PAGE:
And this can lead to fatal conditions such as pneumonia and heart failure.

HARI SREENIVASAN: So, how significant is this finding? Is this changing the way we’re thinking about the burden of the disease?

DR. BRYAN JAMES: I think that’s exactly right.

I mean, we already know that five million people are living with this disease in the country and that this number is going up and up and up. We’re paying over $200 billion a year to care for people with Alzheimer’s disease. And this is just a third statistic to wake people up, you know, open their eyes that the burden on our society is a lot greater than we’re giving it credit for, and perhaps we need to allocate more resources, more funding to research and treatment in this area.

HARI SREENIVASAN: Is there a difference in how the government, say, supports funding of Alzheimer’s vs. cancer?

DR. BRYAN JAMES: Well, there is a discrepancy in funding.

I mean, I would never say that cancer should be funded any less than it is, but cancer is funded at about 10 times the rate that Alzheimer’s is. And that’s including the $100 million that the current administration just gave to Alzheimer’s disease, which is fantastic, but it’s just a first step. And there are only three times as many people with cancer as in Alzheimer’s disease.

HARI SREENIVASAN: And so what does this mean for funding? Is this the type of information that changes policy?

DR. BRYAN JAMES: Well, we certainly hope it is.

You know, we know that diseases that kill people get a lot of attention, as they should, that we want to bring down the amount of suffering that people have while they’re living with this disease, but also we wanted people to acknowledge that this will ultimately lead to people passing away.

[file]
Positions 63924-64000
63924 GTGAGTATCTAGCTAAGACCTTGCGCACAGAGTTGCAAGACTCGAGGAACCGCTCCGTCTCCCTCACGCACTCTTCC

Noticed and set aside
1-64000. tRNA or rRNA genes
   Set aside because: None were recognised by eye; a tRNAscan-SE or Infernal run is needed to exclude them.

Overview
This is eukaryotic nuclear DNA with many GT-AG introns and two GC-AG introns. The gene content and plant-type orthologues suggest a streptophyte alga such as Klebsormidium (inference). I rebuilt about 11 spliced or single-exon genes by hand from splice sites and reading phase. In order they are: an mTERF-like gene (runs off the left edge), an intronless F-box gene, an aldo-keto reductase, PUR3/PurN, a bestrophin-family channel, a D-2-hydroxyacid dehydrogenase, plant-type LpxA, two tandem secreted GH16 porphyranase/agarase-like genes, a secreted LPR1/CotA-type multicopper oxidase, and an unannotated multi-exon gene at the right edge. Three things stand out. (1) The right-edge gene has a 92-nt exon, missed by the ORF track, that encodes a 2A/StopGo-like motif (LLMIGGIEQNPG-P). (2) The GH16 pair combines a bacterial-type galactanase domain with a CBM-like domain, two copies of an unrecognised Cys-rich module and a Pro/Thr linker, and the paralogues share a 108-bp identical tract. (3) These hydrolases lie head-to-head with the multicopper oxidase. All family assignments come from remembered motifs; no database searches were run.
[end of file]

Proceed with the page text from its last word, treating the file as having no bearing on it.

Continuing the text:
HARI SREENIVASAN: I’m also thinking, beyond Alzheimer’s, does this call into question other diseases that death certificates may be underreporting?

DR. BRYAN JAMES: You know, most of the other major killers, we think that the death certificates are pretty accurate.

If you die of cancer in this country, for example, it’s pretty accurately going to be marked on your death certificate. It’s just that Alzheimer’s takes so long, through such a long chain of events, a long cascade that can take up to a decade or more for some people, that it’s so often left off of the death certificate.

HARI SREENIVASAN: So what are the sort of next steps going forward?

DR. BRYAN JAMES: Yes, the next steps going forward, well, we need other research, large cohorts of older people to corroborate these findings, support them.

But, more, we just — policy-wise, we think that this hopefully can open the eyes of lawmakers and policy-makers and private and public funders, and just the public in general that this is, you know, a very burdensome disease on our society.

HARI SREENIVASAN: Already, Dr. Bryan James from Rush University, thanks so much.

DR. BRYAN JAMES: Thank you very much.